What is distinctly Catholic here is of course, in part, this Eucharistic reading of the new covenant. Beyond that there is the kind of reading which Bergsma opens up to the new reader of the Bible: by emphasizing the typology of covenant, he highlights what we might call the literary quality of salvation history—not merely as a skillful, human literary fabrication but as a divinely inspired composition. To read Adam as the son of God and a priest is to deemphasize a hard and fast historicity of the primordial man in favor of what that man means, à la such works as Joseph Ratzinger’s ‘In the Beginning. . .’. Perhaps the most tenuous aspect of Bergsma’s explanation of the Adamic covenant is his reading of Genesis 1–2 together in defining his Adamic covenant—tenuous because most scholarship assigns these chapters to originally independent sources (i.e., the Priestly and Yahwist sources, respectively). Bergsma is wise not to enter here into the debates, and in any case the distinct sources have undergone a “recontextualization” in the formation of the canon, as Jon Levenson notes. (See The Hebrew Bible, the Old Testament, and Historical Criticism: Jews and Christians in Biblical Studies [Louisville, KY: Westminster, 1993], 123). The reading Bergsma offers thus stands in the scholarly tradition of the canonical approach, accepting the historical plausibility of reading Scripture in the light of itself as a self-contained entity.
Along the way Bergsma takes brief pauses to contextualize, for example, rituals new readers would find obscure (see, e.g., 49). There is also a brief but clear presentation of the meaning of covenant animal sacrifice and its effectiveness to purify sin (see 58–59). Bergsma follows ancient Jewish tradition that it was Isaac’s obedience that rendered later animal sacrifice effective for Israel as a “re-presentation” (58–59, emphasis original). That notion in turn teaches us about the relation of Christ’s offering for sin to those offerings of the Old Testament. Such a clear presentation could go a long way in making even the seasoned parishioner more comfortable in the language of the Mass, acclimating her to the world of the Bible. The author also takes several other side-roads, for instance into New Testament interpretation of the law as “penitential” (i.e. given on account of Israel’s sin) (77–78) and into the importance of the Temple as a “standing reminder of the covenants with Adam, Noah, Abraham, Moses, and David,” which “summed up all of salvation history and represented all God’s relationships with his people” (106).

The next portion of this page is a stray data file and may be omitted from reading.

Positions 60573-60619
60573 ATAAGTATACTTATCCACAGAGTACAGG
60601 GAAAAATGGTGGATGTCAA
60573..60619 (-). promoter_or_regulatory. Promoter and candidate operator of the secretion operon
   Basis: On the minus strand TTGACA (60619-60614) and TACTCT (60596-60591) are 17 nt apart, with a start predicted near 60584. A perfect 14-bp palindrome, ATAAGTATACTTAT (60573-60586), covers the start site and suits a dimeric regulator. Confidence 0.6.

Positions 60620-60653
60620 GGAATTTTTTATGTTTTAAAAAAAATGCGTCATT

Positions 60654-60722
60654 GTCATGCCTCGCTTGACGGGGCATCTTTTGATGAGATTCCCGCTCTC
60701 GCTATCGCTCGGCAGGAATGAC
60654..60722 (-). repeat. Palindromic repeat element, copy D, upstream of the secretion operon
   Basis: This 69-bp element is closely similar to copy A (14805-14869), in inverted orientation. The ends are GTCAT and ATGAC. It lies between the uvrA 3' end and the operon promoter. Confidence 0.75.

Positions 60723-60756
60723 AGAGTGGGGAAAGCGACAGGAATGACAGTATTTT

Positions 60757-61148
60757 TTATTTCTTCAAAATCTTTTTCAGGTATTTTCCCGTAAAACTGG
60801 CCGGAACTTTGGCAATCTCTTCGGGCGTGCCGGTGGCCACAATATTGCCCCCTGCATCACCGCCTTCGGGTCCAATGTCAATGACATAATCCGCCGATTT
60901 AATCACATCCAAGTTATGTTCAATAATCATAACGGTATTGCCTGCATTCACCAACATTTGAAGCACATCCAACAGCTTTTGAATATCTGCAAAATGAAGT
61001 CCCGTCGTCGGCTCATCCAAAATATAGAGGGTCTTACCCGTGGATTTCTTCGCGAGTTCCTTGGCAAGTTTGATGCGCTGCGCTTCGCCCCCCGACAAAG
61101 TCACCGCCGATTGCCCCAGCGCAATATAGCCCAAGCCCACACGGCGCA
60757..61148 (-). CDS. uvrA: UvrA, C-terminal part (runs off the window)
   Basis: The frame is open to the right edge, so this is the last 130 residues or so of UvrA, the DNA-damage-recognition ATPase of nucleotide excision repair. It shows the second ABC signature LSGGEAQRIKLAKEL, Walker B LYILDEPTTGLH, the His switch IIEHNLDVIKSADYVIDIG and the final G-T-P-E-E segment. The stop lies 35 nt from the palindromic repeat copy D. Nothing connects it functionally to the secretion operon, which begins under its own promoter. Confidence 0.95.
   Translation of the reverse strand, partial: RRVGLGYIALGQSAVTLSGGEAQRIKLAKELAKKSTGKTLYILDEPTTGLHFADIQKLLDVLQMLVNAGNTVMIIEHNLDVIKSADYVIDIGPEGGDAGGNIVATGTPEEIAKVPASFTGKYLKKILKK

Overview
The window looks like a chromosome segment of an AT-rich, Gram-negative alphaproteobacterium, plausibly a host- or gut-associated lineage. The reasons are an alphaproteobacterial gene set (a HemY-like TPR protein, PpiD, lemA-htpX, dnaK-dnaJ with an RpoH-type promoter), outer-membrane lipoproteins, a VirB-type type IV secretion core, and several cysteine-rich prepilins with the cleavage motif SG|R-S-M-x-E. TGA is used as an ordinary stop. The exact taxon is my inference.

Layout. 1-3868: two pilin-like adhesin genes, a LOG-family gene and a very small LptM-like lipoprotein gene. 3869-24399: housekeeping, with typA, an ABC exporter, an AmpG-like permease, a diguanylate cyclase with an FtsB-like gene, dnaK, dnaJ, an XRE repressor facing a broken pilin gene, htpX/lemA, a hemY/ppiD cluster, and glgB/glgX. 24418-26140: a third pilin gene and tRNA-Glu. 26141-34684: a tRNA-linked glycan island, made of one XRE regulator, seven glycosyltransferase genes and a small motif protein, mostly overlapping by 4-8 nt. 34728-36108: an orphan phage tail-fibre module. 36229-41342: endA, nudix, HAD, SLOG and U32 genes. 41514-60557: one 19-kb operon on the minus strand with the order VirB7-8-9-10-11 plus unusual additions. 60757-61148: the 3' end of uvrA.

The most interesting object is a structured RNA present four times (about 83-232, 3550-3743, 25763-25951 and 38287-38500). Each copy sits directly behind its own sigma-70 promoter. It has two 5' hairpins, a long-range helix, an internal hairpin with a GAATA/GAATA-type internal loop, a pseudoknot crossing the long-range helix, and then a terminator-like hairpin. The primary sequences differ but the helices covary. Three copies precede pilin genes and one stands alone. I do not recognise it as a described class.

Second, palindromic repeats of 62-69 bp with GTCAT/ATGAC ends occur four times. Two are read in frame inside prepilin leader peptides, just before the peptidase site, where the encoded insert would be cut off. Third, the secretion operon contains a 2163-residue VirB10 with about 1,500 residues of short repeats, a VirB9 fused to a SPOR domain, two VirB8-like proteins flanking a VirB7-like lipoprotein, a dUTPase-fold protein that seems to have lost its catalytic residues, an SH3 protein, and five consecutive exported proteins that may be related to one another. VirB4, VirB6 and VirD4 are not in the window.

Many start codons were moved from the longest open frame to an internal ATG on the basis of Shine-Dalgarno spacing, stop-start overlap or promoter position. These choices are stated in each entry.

The reasons for modern Catholic biblical illiteracy may perhaps begin with a reaction to the Reformation, as some have claimed. Excuses for avoiding personal study of Scripture are buttressed by a foreboding sense that—as scholars such as Jon Levenson have pointed out—the Bible is for specialists able to dissect its parts and trace them back to their original, fragmented contexts (cf. Hebrew Bible, xiv). There is also the often haphazard way the Old Testament in particular receives homiletical treatment. It’s a sore consolation that biblical literacy is down among Evangelicals as well, though this suggests that the problem is embedded deeper in culture than in any particular historical cause.
Bergsma’s streamline tour of Scripture is an invitation out of this mess—an invitation populated by his delightful and functional stick-figure drawings in every chapter. I’ve even passed it along to a bright friend who self-admittedly knew the Bible poorly and nevertheless came away with a coherent narrative of Scripture. This compact, 177-page volume is a fine option for the religious education director or campus minister looking for an introductory text. Each chapter comes with suggested biblical readings and there are endnotes that provide secondary references and further recommended introductory readings. Indeed, the writing level is appropriate for most teenagers, but that shouldn’t betray the acumen of this compelling reading. Bergsma presents Scripture in such a way as to still our undue intimidation before the living and active Word of God.
Andrew Geist is a Ph.D. candidate in Old Testament at the University of Notre Dame.